Wednesday, September 3, 2014

Court Allows Criminal Gitmo Torture Footage To Remain Secret

2014/09/03 0 284 Views

Court says CIA and other agencies can keep footage secret for ‘national security’ reasons
Nadia Prupis
The government can withhold photographs and videotapes—some of which may contain footage of torture and mistreatment—of Guantanamo Bay detainee Mohammed al-Qahtani, a federal appeals court ruled Tuesday.
Though never tried nor convicted of any specific crime, the government has accused al-Qahtani of being the “20th 9/11 hijacker” after he was refused entry to the country just weeks prior to the attack. He was later apprehended in Pakistan and taken to the American offshore prison where he has remained ever since.

The Center for Constitutional Rights (CCR) in 2012 filed a FOIA lawsuit (PDF) against the Department of Defense, the Department of Justice, and the CIA, arguing that the release of photographs and video footage of al-Qahtani’s interrogation and imprisonment would serve the public interest. The government previously admitted to possessing six mugshots of al-Qahtani, 53 videotapes of him in his cell, two videotapes showing intelligence briefings, and one video showing two “forced cell extractions.”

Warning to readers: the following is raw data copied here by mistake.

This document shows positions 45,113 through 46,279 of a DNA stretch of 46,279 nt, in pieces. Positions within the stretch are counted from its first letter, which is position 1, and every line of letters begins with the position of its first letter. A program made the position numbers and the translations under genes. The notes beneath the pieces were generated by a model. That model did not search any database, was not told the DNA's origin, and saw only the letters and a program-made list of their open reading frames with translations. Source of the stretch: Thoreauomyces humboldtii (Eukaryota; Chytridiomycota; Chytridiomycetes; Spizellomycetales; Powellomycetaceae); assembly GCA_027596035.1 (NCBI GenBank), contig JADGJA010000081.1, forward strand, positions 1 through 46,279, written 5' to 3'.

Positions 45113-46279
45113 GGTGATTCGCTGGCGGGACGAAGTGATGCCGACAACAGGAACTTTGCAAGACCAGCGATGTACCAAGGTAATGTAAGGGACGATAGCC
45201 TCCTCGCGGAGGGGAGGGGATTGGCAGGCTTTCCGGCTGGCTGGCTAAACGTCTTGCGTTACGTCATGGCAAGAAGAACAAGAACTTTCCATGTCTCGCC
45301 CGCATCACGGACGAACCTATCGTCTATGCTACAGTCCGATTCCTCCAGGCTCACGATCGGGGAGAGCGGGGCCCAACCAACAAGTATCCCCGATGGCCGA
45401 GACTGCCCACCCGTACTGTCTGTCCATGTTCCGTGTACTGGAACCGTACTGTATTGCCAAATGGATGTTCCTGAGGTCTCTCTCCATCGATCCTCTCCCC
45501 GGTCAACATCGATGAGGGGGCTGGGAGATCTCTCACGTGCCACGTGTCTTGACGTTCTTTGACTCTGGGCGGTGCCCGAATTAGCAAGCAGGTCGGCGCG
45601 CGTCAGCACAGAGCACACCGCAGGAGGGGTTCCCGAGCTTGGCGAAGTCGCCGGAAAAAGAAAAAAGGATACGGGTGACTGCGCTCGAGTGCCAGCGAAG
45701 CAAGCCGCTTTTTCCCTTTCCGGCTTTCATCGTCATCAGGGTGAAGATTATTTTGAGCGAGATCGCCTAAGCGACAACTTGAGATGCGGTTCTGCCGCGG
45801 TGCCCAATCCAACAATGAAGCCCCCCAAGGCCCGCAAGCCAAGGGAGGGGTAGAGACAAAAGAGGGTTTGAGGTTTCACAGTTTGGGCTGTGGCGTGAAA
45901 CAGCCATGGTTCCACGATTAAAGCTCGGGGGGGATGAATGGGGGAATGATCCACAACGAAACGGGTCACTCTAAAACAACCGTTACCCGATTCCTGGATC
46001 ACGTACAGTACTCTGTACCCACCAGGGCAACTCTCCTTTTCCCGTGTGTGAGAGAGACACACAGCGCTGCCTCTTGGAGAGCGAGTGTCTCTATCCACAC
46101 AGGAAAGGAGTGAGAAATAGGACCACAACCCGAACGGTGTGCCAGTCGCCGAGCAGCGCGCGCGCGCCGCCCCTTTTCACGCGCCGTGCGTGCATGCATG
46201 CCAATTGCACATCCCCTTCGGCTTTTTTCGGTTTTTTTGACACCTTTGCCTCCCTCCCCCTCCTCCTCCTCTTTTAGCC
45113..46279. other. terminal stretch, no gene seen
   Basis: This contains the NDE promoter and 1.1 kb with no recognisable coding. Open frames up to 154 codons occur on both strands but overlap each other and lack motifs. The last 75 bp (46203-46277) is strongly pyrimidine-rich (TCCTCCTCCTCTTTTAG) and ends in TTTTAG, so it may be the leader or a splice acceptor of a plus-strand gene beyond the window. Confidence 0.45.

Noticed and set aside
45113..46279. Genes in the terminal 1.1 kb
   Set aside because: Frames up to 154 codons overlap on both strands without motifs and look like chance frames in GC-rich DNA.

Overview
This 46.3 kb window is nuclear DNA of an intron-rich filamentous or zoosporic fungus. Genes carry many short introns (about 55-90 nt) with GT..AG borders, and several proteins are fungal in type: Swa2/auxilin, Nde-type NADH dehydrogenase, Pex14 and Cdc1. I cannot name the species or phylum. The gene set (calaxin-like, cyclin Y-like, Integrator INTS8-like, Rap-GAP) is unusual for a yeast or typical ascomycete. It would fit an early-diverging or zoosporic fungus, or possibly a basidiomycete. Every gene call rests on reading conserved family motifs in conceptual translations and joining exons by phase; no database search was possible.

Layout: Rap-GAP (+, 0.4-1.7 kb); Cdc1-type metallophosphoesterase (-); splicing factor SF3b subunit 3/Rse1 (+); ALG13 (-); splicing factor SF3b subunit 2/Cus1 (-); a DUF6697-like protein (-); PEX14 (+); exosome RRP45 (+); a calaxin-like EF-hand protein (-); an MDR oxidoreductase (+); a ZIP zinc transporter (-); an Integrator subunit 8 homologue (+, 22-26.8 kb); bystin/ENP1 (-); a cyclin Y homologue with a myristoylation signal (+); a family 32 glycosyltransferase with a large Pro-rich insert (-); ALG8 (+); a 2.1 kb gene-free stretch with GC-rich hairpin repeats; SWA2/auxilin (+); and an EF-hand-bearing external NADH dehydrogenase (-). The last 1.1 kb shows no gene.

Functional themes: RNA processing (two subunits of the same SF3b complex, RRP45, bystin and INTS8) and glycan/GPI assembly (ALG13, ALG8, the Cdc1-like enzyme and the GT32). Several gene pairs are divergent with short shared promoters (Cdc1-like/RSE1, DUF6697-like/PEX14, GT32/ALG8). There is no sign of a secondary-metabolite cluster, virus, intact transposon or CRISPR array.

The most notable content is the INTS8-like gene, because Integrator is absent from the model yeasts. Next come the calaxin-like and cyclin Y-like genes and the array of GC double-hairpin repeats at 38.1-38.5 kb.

But the Second Circuit Court of Appeals in New York ruled that publishing images of al-Qahtani “could logically and plausibly be used by anti-American extremists as propaganda to recruit members and incite violence against American interests at home and abroad.” The decision upheld a previous ruling by the District Court, which said that the government had “met its burden” of proving that photos and video footage of al-Qahtani could be kept secret “in the interest of ‘national defense or foreign policy.’”